While adventurers had made a community in some empty spaces, Rob and his team approached landowners and encouraged them to convert their buildings into residential spaces.

The idea was controversial at first and required fancy footwork with the fire department and other regulators, but Postcode 3000 evolved quickly.

Melbourne’s residential population swelled from 685 city dwellings in 1982 to more than 40,000 dwellings today across the CBD, Southbank and Docklands.

Through a new residential campaign, ‘This is your local’, we’re once again encouraging people to embrace city living and make the most of current stamp duty concessions on new apartment purchases.

There were unexpected side-effects of the success of Postcode 3000. As more professionals moved into the city, studio spaces were converted into apartments and rents went up. Many artists were forced to withdraw, but they left a powerful legacy.

‘The creative people who got pushed out by Postcode 3000 are the people we can bring back into the central city post-COVID,’ said Rob. ‘If we can get those empty spaces and put creatives into those spaces, what a great combination.’

Ways to love Melbourne

Laneway street art
Look at our laneways afresh. Flash Forward has revitalised 40 central city laneways with art, sound and lighting. Or explore the walls on a free street art walking tour.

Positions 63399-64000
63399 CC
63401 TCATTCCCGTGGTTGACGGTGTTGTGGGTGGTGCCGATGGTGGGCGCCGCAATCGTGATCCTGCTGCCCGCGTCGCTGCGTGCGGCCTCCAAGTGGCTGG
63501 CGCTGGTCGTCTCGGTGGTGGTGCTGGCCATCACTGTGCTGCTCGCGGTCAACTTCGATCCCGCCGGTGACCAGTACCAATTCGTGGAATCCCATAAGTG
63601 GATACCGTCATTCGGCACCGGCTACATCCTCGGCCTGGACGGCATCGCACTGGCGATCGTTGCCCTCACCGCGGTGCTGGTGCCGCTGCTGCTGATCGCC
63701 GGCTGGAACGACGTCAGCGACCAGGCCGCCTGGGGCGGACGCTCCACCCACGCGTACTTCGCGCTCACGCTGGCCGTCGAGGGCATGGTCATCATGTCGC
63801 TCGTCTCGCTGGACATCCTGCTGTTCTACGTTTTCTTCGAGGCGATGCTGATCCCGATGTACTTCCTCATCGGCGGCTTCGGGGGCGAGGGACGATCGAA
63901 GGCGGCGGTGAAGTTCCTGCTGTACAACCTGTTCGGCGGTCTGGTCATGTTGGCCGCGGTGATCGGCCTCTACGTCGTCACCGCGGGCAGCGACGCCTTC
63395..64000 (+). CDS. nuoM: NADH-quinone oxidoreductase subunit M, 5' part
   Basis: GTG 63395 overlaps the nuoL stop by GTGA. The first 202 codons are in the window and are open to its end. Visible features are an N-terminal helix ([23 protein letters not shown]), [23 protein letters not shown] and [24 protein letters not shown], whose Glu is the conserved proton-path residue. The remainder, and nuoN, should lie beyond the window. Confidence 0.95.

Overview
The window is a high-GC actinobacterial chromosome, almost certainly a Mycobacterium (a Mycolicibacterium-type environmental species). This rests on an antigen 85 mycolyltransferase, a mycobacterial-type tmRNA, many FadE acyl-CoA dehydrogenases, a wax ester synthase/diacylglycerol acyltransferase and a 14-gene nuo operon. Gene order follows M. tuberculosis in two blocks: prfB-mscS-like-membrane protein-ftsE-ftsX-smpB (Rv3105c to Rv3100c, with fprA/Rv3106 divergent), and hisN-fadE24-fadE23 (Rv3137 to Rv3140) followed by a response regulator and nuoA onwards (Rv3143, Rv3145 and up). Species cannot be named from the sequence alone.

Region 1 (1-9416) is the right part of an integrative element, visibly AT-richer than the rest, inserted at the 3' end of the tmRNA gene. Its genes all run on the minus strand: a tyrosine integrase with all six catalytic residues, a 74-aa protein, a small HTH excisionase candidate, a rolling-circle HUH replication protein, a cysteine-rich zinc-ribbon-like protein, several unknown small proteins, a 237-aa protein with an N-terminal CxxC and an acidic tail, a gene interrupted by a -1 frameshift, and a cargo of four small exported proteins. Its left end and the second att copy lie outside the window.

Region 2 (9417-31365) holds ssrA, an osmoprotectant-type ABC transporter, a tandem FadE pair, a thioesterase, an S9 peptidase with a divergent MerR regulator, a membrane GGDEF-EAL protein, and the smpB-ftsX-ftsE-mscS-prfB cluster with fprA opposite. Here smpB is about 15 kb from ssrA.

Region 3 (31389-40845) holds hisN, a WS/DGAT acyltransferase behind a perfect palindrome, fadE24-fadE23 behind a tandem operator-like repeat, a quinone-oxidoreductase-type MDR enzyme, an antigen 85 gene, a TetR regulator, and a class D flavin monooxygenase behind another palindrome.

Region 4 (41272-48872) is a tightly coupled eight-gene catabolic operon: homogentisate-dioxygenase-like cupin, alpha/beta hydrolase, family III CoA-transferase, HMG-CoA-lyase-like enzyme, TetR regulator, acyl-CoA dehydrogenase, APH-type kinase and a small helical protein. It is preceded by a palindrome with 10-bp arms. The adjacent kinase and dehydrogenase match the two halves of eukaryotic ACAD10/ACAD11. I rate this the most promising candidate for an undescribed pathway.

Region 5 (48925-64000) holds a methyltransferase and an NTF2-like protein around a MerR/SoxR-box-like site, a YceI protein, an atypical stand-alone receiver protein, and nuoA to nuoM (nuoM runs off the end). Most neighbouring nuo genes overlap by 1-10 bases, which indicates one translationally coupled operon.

Melbourne moments
Get discounts through the Melbourne Attractions Keypass. Look for $20 tickets at Arts House. Catch a gig. Connect with Aboriginal Melbourne. BYO wheels and cruise around our friendly bike lane network.

Shopfront activations
Keep an eye out for artisans and entrepreneurs-in-residence at street level. Our Shopfront Activation Program is transforming empty shopfronts into creative spaces and temporary shops under a $2.6 million program in partnership with the Victorian Government.

Local businesses
Enjoy an outdoor table at your favourite eatery. We’re making it easier for businesses to trade outdoors with permit fee waivers, new infrastructure and a boost for the Business Concierge.

Parks and gardens
Pack a picnic basket full of goodies from an indie city grocer and take your pick of stunning city gardens. Find the secret waterfall, do some forest bathing and breathe.